119. Telegram From the Department of State to the Embassy in the Soviet Union1

136975. Subject: Technical Penetration: Protest. Ref: Moscow 12011.2

1. The Charge should seek an immediate appointment at an appropriate level in MFA and deliver the following note. Charge is authorized if necessary to correct the facts if they do not accurately state the case locally.

2. Begin text. The Embassy of the United States of America informs the Ministry of Foreign Affairs of the Union of Soviet Socialist Republics that the Embassy has uncovered a secret listening post and electronic spying devices within its chancery building and an underground tunnel extending a considerable distance through the Embassy’s property connecting this installation with a neighboring Soviet apartment building. Following discovery of this installation, the electronic cables operating the post were found to be energized. Moreover, Soviet personnel have been observed to enter and occupy the tunnel from the end connecting to the Soviet apartment building. Thus there can be absolutely no doubt that this listening post has been actively operated by the Soviet side.

The Embassy is instructed to protest this crude intrusion into its chancery. It is totally unacceptable and runs counter to efforts to improve relations between our two countries.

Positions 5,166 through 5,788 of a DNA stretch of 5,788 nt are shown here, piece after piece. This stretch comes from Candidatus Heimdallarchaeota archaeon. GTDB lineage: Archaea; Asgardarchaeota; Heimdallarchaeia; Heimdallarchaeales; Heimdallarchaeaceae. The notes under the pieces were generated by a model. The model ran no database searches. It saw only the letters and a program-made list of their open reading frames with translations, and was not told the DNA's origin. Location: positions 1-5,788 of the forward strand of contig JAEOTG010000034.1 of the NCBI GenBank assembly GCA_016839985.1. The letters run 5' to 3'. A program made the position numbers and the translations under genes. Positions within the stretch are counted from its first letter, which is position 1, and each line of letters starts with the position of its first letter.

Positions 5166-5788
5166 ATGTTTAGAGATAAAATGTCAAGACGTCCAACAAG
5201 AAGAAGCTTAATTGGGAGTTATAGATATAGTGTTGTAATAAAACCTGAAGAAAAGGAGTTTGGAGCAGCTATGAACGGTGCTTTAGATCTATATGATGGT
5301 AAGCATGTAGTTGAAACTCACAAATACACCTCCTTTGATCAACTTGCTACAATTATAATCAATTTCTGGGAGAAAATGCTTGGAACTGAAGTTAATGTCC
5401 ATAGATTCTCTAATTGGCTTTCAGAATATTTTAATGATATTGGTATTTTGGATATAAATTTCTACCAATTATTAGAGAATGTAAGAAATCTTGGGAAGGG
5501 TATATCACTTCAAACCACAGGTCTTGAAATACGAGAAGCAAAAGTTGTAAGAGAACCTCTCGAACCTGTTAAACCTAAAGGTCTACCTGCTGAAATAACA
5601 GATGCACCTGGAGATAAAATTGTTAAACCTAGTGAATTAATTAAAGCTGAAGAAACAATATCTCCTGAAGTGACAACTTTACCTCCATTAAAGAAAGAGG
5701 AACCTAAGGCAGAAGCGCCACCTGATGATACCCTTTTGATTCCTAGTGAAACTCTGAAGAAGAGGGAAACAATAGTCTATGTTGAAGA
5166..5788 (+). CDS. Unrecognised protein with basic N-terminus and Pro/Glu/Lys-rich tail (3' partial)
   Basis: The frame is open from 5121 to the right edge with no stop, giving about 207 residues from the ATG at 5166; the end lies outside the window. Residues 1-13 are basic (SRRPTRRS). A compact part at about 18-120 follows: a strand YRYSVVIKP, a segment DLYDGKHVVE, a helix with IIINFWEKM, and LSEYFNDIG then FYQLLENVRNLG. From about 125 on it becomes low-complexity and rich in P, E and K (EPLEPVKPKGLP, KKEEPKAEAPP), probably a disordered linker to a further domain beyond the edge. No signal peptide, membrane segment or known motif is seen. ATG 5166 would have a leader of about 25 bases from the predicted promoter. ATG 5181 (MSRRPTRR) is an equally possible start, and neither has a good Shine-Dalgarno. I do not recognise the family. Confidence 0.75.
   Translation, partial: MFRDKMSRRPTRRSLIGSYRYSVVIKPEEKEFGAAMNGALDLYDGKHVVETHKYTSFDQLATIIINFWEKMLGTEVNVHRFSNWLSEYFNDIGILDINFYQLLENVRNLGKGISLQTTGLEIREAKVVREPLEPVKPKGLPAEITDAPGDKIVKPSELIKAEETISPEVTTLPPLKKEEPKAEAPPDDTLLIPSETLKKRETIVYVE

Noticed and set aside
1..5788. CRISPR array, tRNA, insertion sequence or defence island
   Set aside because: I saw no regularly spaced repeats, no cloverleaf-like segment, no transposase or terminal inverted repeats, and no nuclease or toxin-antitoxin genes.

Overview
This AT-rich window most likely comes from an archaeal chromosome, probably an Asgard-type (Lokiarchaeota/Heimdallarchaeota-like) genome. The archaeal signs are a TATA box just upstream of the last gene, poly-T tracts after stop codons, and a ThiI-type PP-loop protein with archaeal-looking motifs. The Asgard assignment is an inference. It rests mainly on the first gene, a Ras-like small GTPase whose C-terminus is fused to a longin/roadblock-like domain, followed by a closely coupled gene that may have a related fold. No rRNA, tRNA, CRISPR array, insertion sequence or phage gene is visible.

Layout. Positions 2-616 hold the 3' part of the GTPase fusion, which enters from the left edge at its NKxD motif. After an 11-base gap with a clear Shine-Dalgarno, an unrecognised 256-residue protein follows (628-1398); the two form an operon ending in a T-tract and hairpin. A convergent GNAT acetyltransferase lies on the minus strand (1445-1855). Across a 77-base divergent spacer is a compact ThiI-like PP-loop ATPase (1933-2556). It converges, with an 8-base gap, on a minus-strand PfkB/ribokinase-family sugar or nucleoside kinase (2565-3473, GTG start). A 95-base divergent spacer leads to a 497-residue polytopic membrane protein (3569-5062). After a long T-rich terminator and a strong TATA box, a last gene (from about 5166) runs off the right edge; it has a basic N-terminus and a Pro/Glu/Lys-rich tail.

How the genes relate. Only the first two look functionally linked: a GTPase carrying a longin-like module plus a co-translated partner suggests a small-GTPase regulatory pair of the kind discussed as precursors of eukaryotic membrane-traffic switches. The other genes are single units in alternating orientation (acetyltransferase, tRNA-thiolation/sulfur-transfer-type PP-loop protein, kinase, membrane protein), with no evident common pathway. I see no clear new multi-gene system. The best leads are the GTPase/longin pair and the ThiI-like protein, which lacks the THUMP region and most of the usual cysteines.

The Embassy demands in the strongest possible terms that the Ministry take immediate measures to put an end to such intrusions into the Embassy’s diplomatic premises. Responsibility for the consequences of this action rest fully with the Soviet side.

The United States reserves the right to return to this matter and to take actions it deems necessary when it has completed its investigation. End text.

3. The Charge may state orally that this event has aroused a strong negative reaction in Washington where Soviet espionage activities [Page 383] against the United States have already become a cause of increasing concern. Charge should, in delivering the note, also present photographs of the eavesdropping equipment and related installation.

4. Charge should state orally that the Ministry’s note of May 283 is so patently false and so absurd as to be insulting, and that he is instructed not to reply but to orally reject it out of hand. Charge may make points and show documents as suggested in reftel, but should avoid letting point of demarche appear to be reply to Soviet note. Point should be our protest of their intrusion into and spying on our property.

5. Ambassador Toon concurs.

  1. Source: Carter Library, National Security Affairs, Brzezinski Material, Cables File, State Department Out, Box 112, 5/26–31/78. Secret; Niact Immediate; Nodis. Sent for information Immediate to the White House. Printed from a copy that indicates the original was received in the White House Situation Room. Drafted by Sherrod McCall (EUR/SOV); cleared by Shulman, Lee R.L. Marks (L), Luers, Bartholomew, and Richard Castrodale (S/S–O); approved by Christopher. (National Archives, RG 59, Central Foreign Policy File, P890106–1014)
  2. Telegram 12011 from Moscow, May 29, is in the National Archives, RG 59, Central Foreign Policy File, P890106–1026.
  3. Not found.